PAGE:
TUNNELLING THE CHANNEL

This article describes how the excavations of the Channel Tunnel were carried out. Most of the tunnel was drilled through Lower Chalk Marl, a very favourable tunnelling rock, which is relatively impermeable, has moderate strength, and is highly self-supporting. From the start, there was a strong pressure to finish the excavation within its 60-month civil construction programme. To remain on schedule, the work had to progress from as many points of attack as possible. From end to end, the 50.5km long tunnel has 151.5km of tunnelling, ranging from 4.8m internal diameter for the central service tunnel to 7.6m internal diameter for both the running tunnels. Additional excavations included: (1) two large undersea crossover structures; (2) three large complex undersea pumping stations; and (3) many cross tunnels and overhead ducts. 147km of tunnelling was excavated by 11 full-face tunnel boring machines, and lined with a one-shell segmental lining largely of high-strength precast concrete. The UK tunnellers were able to advance at up to 1000m per month per machine, but geological conditions were more difficult on the French side.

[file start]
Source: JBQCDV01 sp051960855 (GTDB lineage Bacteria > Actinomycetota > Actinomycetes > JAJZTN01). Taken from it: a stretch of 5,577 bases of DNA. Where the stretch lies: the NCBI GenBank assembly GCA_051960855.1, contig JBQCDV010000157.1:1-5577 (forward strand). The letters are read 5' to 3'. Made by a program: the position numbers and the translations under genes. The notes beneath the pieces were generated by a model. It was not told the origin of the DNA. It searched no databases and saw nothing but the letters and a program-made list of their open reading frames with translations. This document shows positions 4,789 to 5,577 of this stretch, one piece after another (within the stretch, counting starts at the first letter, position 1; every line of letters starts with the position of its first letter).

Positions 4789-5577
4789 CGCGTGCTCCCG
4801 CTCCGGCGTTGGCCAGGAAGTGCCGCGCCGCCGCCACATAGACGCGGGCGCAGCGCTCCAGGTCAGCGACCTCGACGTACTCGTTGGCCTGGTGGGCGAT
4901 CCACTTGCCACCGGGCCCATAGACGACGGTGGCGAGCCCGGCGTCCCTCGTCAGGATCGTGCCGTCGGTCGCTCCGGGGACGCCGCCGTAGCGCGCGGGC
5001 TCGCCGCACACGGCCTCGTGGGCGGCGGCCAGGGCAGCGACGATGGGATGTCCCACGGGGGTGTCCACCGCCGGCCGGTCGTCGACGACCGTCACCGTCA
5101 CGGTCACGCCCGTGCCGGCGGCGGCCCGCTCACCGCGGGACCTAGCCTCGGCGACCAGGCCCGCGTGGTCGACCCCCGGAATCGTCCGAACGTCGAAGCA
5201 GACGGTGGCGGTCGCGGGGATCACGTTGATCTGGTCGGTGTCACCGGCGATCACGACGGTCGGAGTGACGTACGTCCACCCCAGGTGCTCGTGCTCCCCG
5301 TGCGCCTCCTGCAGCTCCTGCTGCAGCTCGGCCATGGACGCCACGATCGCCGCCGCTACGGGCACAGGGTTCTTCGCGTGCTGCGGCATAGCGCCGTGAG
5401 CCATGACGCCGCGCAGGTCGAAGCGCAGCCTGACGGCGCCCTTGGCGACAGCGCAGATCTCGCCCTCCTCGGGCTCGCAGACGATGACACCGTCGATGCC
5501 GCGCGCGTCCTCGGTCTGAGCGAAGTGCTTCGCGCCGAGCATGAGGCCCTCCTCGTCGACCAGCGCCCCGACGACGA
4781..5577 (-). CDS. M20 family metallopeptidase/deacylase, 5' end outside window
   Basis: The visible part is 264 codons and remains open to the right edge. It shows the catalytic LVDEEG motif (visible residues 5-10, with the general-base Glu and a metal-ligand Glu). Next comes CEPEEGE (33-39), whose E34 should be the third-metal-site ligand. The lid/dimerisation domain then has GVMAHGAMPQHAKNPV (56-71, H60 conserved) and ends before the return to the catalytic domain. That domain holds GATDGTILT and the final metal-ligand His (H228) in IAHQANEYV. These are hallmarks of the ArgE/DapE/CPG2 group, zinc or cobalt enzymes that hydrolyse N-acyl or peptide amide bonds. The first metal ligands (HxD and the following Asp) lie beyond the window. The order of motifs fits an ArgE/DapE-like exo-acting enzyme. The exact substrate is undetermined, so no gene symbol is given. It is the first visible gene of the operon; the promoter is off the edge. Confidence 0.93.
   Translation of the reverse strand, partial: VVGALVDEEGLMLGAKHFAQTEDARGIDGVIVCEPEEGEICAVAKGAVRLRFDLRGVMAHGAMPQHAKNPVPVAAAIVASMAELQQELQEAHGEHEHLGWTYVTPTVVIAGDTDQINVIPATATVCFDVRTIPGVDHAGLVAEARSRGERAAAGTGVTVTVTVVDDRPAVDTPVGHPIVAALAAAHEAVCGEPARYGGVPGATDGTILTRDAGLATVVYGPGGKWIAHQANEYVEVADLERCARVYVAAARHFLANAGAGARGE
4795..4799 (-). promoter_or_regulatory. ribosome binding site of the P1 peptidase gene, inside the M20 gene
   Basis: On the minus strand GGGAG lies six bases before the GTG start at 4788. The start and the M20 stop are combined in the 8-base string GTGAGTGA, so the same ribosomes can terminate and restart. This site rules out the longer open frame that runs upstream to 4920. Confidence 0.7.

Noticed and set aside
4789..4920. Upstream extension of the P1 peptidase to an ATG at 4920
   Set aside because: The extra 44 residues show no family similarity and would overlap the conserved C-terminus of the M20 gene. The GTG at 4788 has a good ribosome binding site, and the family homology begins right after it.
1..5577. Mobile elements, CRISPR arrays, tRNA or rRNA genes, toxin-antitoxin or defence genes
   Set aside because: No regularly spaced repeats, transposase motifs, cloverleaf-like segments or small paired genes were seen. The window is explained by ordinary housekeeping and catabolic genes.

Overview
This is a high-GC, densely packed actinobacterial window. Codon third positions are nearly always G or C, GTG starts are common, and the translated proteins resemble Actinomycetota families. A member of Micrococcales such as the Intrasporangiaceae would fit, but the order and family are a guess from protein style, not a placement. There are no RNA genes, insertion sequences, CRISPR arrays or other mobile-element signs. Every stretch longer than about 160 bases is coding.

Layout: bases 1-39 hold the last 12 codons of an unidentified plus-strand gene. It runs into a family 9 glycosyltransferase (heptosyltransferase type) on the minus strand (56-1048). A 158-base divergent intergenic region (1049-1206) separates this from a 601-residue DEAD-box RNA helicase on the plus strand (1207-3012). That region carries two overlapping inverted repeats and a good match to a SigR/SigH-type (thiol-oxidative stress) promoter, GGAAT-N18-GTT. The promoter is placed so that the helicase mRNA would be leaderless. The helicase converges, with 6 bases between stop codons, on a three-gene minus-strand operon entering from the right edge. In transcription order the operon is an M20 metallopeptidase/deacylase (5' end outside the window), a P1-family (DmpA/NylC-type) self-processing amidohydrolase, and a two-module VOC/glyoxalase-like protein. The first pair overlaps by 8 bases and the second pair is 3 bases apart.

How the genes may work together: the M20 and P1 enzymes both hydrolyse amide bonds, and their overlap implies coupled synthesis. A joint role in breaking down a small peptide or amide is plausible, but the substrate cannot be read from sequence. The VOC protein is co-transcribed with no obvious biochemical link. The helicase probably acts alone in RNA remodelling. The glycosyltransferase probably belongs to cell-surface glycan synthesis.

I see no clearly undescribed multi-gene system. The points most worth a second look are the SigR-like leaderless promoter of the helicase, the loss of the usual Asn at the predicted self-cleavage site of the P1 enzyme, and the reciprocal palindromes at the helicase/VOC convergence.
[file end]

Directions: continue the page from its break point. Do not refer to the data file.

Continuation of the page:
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  • Corporate Authors:

    Reed Business Information, Limited

    Quadrant House, The Quadrant
    Brighton Road
    Sutton, Surrey  United Kingdom  SM2 5AS
  • Authors:
    • Wallis, S
  • Publication Date: 1993-12-9

Language

  • English

Media Info

  • Pagination: p. 18-21
  • Serial:
    • CONTRACT JOURNAL
    • Publisher: Reed Business Information, Limited
    • ISSN: 0010-7859

Subject/Index Terms

Filing Info

  • Accession Number: 00724260
  • Record Type: Publication
  • Source Agency: Transport Research Laboratory
  • Files: ITRD
  • Created Date: Aug 19 1996 12:00AM